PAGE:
Questions to Sharpen a Research Proposal

Tags: academia, research

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One of the things I struggled with during my Ph.D. was presenting a clear vision of my own research questions to myself and, later on, others. In some sense, I often tried to build a castle before checking whether the ground would be able to support it. Luckily, over time, I like to believe that I got better at this. My postdoctoral stay in the Machine Learning and Computational Biology Lab also proved to be very fortuitous in this regard, and my outstanding collaborators helped me come up with a set of questions that ended up improving every one of my research proposals:1

  1. What is the main idea of the proposal? Try to provide a succinct summary of the project and its scientific context. Aim for keeping jargon at a minimum so that you can present the idea to as many people as possible or necessary. Jargon-laden summaries are best avoided because you prevent people with a different scientific background to comment on them. Keep the jargon for a more detailed write-up.

  2. What are the main comparison partners of your approach? Often, there is already some related work. Try to explain what makes your approach different! Maybe you want to handle an aspect that has been overlooked. Maybe you want to connect multiple concepts that have hitherto not been connected. Maybe you want to improve the state of the art in a specific task. Whatever it is: think about what others have already done in this area—your proposal might be compared to this work.

  3. How do you measure success? What would constitute a success in your research proposal?

  4. Why is your project relevant? Think about what makes your project relevant for different communities: first, why is it relevant for an expert in the field? Second, why is it relevant for a broader community? Third, why is it relevant for society at large? Of course, not every project can be relevant in all these dimensions, but in my experience, it can be useful—and intellectually rewarding—to think a little about how your paper is embedded in various (scientific) communities. In some cases, thinking about this question led to interesting and unexpected connections!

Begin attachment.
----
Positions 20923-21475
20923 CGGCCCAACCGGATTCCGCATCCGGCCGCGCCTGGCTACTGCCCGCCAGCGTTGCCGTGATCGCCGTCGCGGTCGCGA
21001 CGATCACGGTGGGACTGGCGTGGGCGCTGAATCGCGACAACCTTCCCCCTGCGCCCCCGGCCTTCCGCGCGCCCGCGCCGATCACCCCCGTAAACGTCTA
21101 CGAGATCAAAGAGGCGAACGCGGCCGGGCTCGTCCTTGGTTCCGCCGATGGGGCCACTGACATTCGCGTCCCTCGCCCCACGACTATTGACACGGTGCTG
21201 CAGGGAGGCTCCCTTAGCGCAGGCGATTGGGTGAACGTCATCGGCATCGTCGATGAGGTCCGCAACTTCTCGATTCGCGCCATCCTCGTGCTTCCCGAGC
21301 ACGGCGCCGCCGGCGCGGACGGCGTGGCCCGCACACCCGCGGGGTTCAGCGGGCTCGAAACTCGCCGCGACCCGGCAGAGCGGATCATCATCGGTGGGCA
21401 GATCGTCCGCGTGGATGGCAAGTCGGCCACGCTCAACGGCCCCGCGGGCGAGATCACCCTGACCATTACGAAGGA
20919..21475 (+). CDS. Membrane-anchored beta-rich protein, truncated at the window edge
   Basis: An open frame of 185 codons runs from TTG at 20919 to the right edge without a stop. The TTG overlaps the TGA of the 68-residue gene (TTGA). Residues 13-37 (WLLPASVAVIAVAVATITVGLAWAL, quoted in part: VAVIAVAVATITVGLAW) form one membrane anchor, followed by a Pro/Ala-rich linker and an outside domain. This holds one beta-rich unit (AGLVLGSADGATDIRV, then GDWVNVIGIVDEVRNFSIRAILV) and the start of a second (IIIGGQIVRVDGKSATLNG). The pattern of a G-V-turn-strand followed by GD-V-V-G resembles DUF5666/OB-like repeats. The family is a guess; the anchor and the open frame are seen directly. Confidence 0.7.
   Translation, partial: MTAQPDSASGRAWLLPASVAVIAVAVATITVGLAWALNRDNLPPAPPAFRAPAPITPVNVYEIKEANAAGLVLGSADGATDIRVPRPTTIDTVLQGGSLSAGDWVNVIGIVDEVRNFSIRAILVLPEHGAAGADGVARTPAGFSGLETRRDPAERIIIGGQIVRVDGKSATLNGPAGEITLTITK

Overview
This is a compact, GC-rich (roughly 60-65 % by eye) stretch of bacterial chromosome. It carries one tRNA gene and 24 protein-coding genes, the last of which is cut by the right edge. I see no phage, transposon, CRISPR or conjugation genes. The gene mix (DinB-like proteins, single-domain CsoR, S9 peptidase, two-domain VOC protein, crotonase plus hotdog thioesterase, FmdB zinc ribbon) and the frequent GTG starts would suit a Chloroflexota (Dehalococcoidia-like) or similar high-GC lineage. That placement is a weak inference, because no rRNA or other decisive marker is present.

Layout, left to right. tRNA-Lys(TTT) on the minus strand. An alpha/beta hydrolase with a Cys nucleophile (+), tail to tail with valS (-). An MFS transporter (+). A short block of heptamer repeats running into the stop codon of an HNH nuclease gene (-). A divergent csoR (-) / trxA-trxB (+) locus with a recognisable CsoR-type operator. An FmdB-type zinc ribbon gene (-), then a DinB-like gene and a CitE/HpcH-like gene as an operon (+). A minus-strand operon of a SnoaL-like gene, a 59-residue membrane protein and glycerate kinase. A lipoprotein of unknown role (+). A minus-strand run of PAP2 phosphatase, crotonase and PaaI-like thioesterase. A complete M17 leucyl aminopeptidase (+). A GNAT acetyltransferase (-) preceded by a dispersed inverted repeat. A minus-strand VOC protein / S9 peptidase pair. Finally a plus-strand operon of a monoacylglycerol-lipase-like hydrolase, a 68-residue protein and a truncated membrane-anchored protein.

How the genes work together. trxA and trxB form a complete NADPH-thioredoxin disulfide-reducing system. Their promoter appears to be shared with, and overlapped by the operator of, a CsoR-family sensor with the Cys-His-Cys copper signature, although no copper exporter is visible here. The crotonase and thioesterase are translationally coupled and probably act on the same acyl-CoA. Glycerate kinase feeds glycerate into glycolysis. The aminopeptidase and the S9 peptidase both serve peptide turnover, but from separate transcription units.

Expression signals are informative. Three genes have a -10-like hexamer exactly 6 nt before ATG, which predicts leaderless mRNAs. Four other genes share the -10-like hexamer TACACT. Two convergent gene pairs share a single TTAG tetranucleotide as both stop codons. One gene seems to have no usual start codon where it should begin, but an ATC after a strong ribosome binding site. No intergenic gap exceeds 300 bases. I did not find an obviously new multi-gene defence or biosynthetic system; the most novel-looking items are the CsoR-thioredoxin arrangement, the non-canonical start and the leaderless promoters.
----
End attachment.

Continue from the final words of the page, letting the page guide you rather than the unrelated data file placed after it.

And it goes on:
Especially when you are starting out as a Ph.D. student and aim to ‘pitch’ a project to your supervisor, it is useful to consider some other questions:2

  1. Who is in charge? Everyone in the project should know who the person in charge is. Who gets to call the shots, and, in cases of conflicting viewpoints (for instance when multiple solutions to a problem exist), has the final say? Notice that the person in charge is not necessarily your supervisor; most of the time it is you. Your supervisor’s primary role is to provide feedback, and also some degree of guidance.3 In particular when multiple students are involved, it is vital to understand who has the final say for projects, and who gets to be the person checking for progress etc.

  2. What is the time frame? My initial proposals were always too grand—some might say grandiose—to be feasible in a normal amount of time. While it is very good and healthy to have large-scale and long-term research projects, you should always be aware of the timescale you have for a specific project. Is this something that you will be working on for five years, five months, or five days?

Finally, one bonus question; I added this because I am blessed with awesome collaborators:

  1. Who will be on your team? In my Ph.D., I was doing most of my projects solo, much to the detriment of the quality, scope, and impact of a project. If you are in a different situation, it is useful to think about potential contributors early on. If you throw them on the project at the last minute, you will not be able to make use of their skills, whereas if you involve them early on—even if only in a ‘consultant’ type position—your proposal will ultimately turn out to be much stronger.

May all your proposals work out the way you intend them to, until next time!

Postscript. Long after writing down these questions, I stumbled over the Heilmeier Catechism, which expresses similar ideas for discussing funding decisions of research proposals. Do check it out!

  1. I am using research proposal and project and paper interchangeably. While there’s more to be done for writing a grant, for instance, the questions posed above should be answered for every project. ↩︎

  2. The question on timing is essential in all cases, though. ↩︎

  3. At least, that would be the ideal scenario. There are also supervisors that consider their Ph.D. students more like ’lackeys’ or ‘minions’ executing their grandiose plans. Not so in my case. You are not working for me; you are working with me.↩︎